What do you find most challenging about being a teacher?
It’s always either “the paperwork” or “working with challenging parents” or with “working with challenging colleagues.”
One new teacher expanded on this about her colleagues: “Sometimes you just don’t see eye to eye with people about what is needed or what the solution to a problem is – and your assessment of a situation might be quite different to theirs – but you have to try and work together and respect each other’s views… that can be very difficult sometimes… especially when personalities come in to it.”
These days of course, “co-operating with other professional colleagues” could mean anyone from a social worker, a child psychologist, a practice nurse or a police liaison officer, but for some reason this remark reminded me of my fledgling professional relationships with other teacher colleagues.
When I was a new, young teacher, I struggled, as many do, with the behaviour of challenging children. I couldn’t seem to get them to settle, make progress, behave appropriately or even get them to listen to what I was trying to say. Then along would come a colleague, not always much more experienced than me, who would simply have ‘the knack’. In their presence, suddenly an “impossible child” would be listening, behaving, motivated and learning.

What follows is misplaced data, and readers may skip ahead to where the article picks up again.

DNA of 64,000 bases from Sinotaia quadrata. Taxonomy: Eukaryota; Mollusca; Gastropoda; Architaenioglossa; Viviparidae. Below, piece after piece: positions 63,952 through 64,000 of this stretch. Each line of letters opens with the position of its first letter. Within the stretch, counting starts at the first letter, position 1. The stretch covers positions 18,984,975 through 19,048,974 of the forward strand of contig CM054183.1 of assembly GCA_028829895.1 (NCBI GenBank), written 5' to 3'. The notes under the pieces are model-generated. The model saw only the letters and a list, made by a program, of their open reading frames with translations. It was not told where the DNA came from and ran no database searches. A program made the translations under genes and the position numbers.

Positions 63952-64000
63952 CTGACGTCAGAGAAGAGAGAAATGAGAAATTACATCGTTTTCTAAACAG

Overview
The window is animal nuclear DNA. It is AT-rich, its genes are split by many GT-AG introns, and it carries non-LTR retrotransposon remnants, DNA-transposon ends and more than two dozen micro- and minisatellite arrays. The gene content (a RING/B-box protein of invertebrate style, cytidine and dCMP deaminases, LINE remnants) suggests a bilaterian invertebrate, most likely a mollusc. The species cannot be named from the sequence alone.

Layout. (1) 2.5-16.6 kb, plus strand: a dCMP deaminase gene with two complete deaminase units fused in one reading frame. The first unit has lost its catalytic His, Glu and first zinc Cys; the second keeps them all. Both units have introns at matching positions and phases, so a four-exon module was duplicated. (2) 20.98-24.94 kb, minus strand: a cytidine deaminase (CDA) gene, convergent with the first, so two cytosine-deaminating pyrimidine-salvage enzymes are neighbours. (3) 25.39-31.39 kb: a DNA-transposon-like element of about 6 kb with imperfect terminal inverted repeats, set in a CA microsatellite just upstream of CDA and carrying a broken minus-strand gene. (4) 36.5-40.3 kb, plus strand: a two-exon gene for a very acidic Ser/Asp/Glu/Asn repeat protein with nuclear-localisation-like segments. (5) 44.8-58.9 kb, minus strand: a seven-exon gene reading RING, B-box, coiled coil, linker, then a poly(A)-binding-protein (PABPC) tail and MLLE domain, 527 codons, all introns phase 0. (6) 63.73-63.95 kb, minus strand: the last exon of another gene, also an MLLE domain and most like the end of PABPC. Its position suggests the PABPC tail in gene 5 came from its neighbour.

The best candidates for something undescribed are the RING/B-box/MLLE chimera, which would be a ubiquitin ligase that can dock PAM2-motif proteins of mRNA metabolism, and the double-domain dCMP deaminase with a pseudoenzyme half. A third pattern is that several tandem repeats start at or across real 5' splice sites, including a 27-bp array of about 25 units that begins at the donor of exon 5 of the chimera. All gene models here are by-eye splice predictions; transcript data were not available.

I have to admit – sometimes I resented the ease with which others seemed to be able to do this. I’d ask them how they did it, what were the ‘tricks’ to achieving progress, success and yes, compliance. Sometimes I didn’t even feel like accepting advice when it was given. I’d feel inadequate and defensive. Sometimes I thought that colleagues were pandering to and appeasing challenging children, rather than tackling their ‘real issues’ – as I saw it.
Then one day the boot was on the other foot. An experienced colleague whom I really admired as a very good teacher came to me and asked in desperation: “For goodness sake, tell me what to do with Darren… I can’t get him to do a thing for me and all he talks about is how good it was when he was in your class… Help!”
I realised then my defensiveness was completely misplaced. All teachers will at some point have difficulties that challenge their judgement and even their professional self-esteem. But it’s wise to remember that teaching is still a highly collegial profession and that we can always learn from each other.
In fact, from each other is usually the best way to learn.
Alan Newland worked as a teacher, teacher-trainer and headteacher in London for over 20 years and then for the DfE and the GTC. He now lectures on teaching and runs the award-winning social media network newteacherstalk. You can follow him on Twitter at @newteacherstalk. His new book “Working in Teaching” (Crimson Publishing) is published in February 2014.